Kristi Ponozzo will enter the director’s chair Wednesday for the city of Helena’s parks and recreation department.

Ponozzo, who spent more than seven years with the Montana Department of Environmental Quality and the last four as its public policy director, replaces Amy Teegarden, who retired in November after a decade on the job. Craig Marr has served as the city's interim director since last year. 

“I have a really deep appreciation for community public lands and the community of Helena,” Ponozzo said. “I’ve lived here for a while now and think that we have amazing resources in our open lands and just generally in our recreation opportunities here — the parks, the pool, the golf course. And I thought it would be amazing to be a part of that.”

The search for a new director was an approximately month-long undertaking by the city, which arranged for four public stakeholders to meet with candidates: Tony Jewett of Helena Hikes, Tony Zammit of the Montana Bike Guild, Helena District Ranger Heather DeGeest and Prickly Pear Land Trust Executive Director Mary Hollow.

Jewett said they reached a consensus on Ponozzo.

“She brought a lot of skill sets to the position that were essential for what the city was looking for in terms of personnel management,” Jewett said. “She has a lot of supervisory experience and has been successful at that. She has a history of being able to coordinate with other agencies, she has a proven ability to work with budgets, oversight and fiscal management.

“More importantly, I think, from our perspective, is that she also has in her past work history done a really good job of being the public interface between her organization or her agency and the general public.”

Human resources director James Fehr said Ponozzo was selected from 28 applicants and 10 candidates who met the city’s minimum requirement of a bachelor’s degree, seven years of experience with at least some time as a supervisor. Three ultimately met with stakeholders.

“Ultimately, what the city was looking for was leadership. High-level leadership,” Fehr said. “Not necessarily somebody who’s been wedged into their experience (of) a parks and rec director type position, because our position is unique with all the open lands aspects. So we’re looking for somebody with high-level policy experience as well as maybe some open lands experience rather than just a standard city’s park and rec.”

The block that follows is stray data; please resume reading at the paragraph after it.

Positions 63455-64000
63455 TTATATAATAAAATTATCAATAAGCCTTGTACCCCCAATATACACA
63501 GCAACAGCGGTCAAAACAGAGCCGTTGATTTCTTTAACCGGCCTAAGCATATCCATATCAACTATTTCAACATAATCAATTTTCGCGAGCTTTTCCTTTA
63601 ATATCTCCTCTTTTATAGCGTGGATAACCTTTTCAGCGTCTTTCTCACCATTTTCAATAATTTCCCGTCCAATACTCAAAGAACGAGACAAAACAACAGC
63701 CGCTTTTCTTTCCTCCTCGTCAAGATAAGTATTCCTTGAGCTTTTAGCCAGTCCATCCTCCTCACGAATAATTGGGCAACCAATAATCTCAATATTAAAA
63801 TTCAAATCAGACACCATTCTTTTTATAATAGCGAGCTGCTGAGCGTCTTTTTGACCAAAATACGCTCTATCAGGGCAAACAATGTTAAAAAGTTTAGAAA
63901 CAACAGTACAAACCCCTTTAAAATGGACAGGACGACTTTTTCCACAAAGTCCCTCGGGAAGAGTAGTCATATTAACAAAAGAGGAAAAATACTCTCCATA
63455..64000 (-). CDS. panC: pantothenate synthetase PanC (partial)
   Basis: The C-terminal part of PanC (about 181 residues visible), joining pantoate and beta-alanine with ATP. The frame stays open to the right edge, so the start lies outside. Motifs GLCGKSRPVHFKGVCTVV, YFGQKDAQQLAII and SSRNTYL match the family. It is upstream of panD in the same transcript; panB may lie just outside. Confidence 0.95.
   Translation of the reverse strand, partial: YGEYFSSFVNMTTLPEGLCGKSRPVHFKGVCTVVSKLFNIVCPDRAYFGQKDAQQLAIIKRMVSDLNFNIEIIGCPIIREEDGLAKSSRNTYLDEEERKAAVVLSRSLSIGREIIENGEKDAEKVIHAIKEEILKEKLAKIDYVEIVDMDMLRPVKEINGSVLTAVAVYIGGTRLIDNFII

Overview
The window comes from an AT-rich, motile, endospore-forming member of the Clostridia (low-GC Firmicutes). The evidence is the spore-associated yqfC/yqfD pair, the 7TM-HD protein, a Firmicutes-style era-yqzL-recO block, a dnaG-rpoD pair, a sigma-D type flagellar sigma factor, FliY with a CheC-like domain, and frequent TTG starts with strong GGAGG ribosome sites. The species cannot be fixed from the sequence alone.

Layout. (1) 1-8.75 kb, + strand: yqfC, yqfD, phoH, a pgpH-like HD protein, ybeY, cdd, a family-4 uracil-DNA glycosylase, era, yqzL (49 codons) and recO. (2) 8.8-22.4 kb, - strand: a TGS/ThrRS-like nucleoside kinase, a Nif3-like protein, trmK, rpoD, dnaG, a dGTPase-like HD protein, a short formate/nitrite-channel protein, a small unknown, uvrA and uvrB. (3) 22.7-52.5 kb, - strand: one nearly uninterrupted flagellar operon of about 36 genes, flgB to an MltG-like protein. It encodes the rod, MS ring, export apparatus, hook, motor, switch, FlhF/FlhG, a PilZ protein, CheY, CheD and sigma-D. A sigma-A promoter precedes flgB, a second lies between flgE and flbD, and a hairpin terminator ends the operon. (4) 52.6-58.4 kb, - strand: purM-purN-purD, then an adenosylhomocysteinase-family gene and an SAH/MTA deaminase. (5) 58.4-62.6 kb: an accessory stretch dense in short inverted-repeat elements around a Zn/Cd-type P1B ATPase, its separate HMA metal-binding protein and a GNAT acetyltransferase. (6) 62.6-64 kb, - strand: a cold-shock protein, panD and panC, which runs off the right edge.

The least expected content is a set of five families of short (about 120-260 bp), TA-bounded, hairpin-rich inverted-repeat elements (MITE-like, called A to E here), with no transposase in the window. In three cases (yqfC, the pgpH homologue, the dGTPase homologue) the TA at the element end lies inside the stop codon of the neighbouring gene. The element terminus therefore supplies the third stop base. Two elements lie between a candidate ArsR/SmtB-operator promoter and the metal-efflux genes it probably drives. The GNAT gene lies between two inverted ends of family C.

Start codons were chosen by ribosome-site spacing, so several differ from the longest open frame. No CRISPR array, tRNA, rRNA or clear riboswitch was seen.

Policy experience will definitely be key as Ponozzo enters the position not long after contentious public debate over the Beattie Street Trailhead expansion and a directional bike trail on Mount Ascension called into question the process by which Helena trail projects are vetted.

In the latter case, the city placed a moratorium on new trails Oct. 10 after city commissioners Andres Haladay, Heather O'Loughlin and Ed Noonan called for the temporary halt while city staff developed new framework for vetting trail projects and updating the city open lands management plan. The moratorium allowed for ongoing projects to be considered on a case-by-case basis for exception by the commission.

Open lands manager Brad Langsather estimated in November that the Mount Ascension directional trail was 95% complete when construction was halted. Marr requested in a memo to the commission that an exception be made, prompting them to decide in a packed Nov. 27 meeting to allow construction to continue.

Zammit, who was also involved in November’s directional trail, said last year’s debates likely influenced the city to seek stakeholder feedback when filling Teegarden’s old role.

“Given what the city went through last year with Beattie Street Trailhead and with the directional trails that were put in last year, I think the city just kind of took a step back and used a bit of common sense and said for this person who's going to be replacing Amy... we should get some stakeholder input and go from there,” Zammit said.

Fehr said he wasn’t personally aware if the interview process related directly to last year’s incidents, but said public input was very important to City Manager Ana Cortez.

“Being HR, I don’t know much about some of those external discussions, I don’t know too much about Beattie Street,” Fehr said. “But I would say that absolutely we have an interest in being sensitive to being open to and involving the public in our processes.”

Ponozzo says that public engagement is critical for shaping a debate on how natural resources are managed.

“I think our decisions and processes are stronger when we have meaningful public involvement, and I think those processes are really important to get us to where we make decisions about shared public spaces," she said.

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